In addition, several researchers have taken the next step, to develop approaches to alleviating library anxiety and evaluating the effectiveness of those approaches. Several of these focused on new approaches to bibliographic instruction. For example, Fleming-May, Mays, and Radom (2015) developed a three-workshop model specifically targeting at-risk students; Bell (2011) developed a one-credit information literacy course; and Van Scoyoc (2003) compared a computer-assisted instruction approach with face-to-face instruction led by a librarian. These and other studies have taken to heart some of the recommendations made by Jiao and Onwuegbuzie, to develop bibliographic instruction programs that are intended to alleviate library anxiety, then went on to evaluate the effectiveness of those programs. In addition, a few studies have taken a broader look at improvement of library services. For example, Ott and Chhiu (2007) evaluated the effectiveness of providing “deskless” services, and Dugdale (2000) evaluated the impact of electronic reserves. These studies serve as models for the ways in which findings about library anxiety can be used to improve the practice of reference services generally, and bibliographic instruction specifically. Even now, over twenty years after Jiao and Onwuegbuzie published their first study of library anxiety, their results can be mined for additional ways in which library services might be improved.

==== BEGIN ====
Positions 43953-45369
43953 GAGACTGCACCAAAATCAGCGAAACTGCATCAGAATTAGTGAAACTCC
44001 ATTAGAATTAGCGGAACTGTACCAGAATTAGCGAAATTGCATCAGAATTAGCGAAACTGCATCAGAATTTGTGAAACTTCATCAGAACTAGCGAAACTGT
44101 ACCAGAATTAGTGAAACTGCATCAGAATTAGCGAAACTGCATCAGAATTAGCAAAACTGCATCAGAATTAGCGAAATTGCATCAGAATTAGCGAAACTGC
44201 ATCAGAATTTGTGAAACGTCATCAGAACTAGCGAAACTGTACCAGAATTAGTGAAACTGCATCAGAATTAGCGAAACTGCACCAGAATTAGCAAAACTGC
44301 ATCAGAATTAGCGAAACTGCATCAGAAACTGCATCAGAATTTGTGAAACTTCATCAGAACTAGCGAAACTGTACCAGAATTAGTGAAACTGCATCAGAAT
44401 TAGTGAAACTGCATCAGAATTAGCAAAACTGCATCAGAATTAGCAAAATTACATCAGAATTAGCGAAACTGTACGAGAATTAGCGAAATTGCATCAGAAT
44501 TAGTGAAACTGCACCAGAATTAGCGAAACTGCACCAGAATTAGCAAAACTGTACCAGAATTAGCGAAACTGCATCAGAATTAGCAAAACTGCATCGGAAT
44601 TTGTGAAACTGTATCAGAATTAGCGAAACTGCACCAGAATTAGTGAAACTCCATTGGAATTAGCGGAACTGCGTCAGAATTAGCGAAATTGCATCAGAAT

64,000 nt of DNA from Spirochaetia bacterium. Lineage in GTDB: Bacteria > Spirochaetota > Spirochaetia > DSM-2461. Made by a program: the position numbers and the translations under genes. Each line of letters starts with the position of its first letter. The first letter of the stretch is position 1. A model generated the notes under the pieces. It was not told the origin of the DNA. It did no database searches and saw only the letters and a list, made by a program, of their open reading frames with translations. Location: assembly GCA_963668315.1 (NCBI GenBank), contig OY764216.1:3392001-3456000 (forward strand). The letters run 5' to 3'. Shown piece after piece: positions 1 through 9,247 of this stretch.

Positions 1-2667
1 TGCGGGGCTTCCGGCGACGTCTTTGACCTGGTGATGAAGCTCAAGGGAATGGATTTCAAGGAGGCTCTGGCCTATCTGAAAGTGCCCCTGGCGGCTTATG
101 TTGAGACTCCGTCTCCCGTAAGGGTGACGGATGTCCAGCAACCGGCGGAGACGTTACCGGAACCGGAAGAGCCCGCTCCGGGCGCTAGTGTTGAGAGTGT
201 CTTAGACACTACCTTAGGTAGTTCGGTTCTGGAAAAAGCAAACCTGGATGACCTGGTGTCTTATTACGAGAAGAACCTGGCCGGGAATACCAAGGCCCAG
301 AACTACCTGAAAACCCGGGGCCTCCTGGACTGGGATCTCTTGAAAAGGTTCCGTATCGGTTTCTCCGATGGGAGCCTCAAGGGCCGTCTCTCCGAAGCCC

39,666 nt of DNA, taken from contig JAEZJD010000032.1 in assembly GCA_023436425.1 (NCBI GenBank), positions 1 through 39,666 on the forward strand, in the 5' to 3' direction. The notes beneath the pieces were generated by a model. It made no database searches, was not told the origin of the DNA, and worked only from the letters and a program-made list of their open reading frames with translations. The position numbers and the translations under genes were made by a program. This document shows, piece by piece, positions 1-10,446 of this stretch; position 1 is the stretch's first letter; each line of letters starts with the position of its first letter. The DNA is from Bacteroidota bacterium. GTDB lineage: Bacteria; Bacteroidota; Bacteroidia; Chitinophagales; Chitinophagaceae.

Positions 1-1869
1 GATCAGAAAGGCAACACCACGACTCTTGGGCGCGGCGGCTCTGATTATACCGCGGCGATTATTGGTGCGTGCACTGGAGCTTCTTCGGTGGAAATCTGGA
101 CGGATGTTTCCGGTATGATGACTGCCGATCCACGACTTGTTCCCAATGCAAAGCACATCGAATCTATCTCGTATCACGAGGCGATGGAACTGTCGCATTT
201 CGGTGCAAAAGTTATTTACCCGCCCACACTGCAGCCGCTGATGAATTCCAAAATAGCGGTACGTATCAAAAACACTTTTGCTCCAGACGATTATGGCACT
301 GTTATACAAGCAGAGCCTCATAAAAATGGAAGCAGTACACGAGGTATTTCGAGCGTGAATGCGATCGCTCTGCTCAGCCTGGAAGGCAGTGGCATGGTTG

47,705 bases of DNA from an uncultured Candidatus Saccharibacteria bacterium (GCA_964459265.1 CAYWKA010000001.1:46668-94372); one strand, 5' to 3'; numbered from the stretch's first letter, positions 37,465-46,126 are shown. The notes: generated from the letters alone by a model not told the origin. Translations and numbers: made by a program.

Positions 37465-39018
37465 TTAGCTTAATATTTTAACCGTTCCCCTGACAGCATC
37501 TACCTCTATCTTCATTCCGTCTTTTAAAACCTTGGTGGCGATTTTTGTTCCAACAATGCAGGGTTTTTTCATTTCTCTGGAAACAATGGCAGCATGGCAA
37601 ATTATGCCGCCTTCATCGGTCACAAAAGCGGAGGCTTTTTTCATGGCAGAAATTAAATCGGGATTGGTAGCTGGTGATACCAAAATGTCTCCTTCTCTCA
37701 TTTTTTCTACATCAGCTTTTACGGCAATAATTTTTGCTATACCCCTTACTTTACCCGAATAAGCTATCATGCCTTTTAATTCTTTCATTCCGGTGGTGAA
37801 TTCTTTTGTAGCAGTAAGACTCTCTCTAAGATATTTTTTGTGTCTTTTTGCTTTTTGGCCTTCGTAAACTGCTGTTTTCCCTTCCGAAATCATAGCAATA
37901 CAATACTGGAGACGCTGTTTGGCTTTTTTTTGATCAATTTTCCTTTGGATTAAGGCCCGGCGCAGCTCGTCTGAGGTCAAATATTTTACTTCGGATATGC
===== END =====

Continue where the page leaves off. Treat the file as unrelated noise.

In addition, more research in this area should be conducted, particularly because the technological infrastructure of academic libraries has evolved since 1996. College students now routinely use hybrid collections: a physical collection in the library itself, as well as the online resources provided through the library. Two examples will illustrate some of the possibilities for future research. First, the role of technology might be considered in relation to library use. As Kohrman (2003) points out, “the library’s old wooden card catalog is now a computerized online catalog greeting students” (p.1), so computer anxiety must be considered in combination with library anxiety. While still widely used, Bostick’s Library Anxiety Scale would be more valuable for current research if it were updated to take this change into account. Second, the situation in which students experience anxiety might be broadened slightly, to consider information seeking more broadly, rather than focusing on library use. As our field has made the turn to user-centered studies of information behaviors and practices, we might also make this turn in the measures we use. For example, Naveed (2016) has recently taken the first steps toward developing a measure of information seeking anxiety. Such a measurement instrument may also lead to studies of the anxiety of information seekers outside the academic library setting.


It is true that the number of studies on library anxiety, particularly those conducted in North America and Europe, has decreased quite a bit since the publication of the Onwuegbuzie, Jiao, and Bostick (2004) book. It’s not as clear that there is less library anxiety being experienced by college students or other library users. Thus, this continues to be an area in which important research – both applied and basic – can be fruitfully conducted.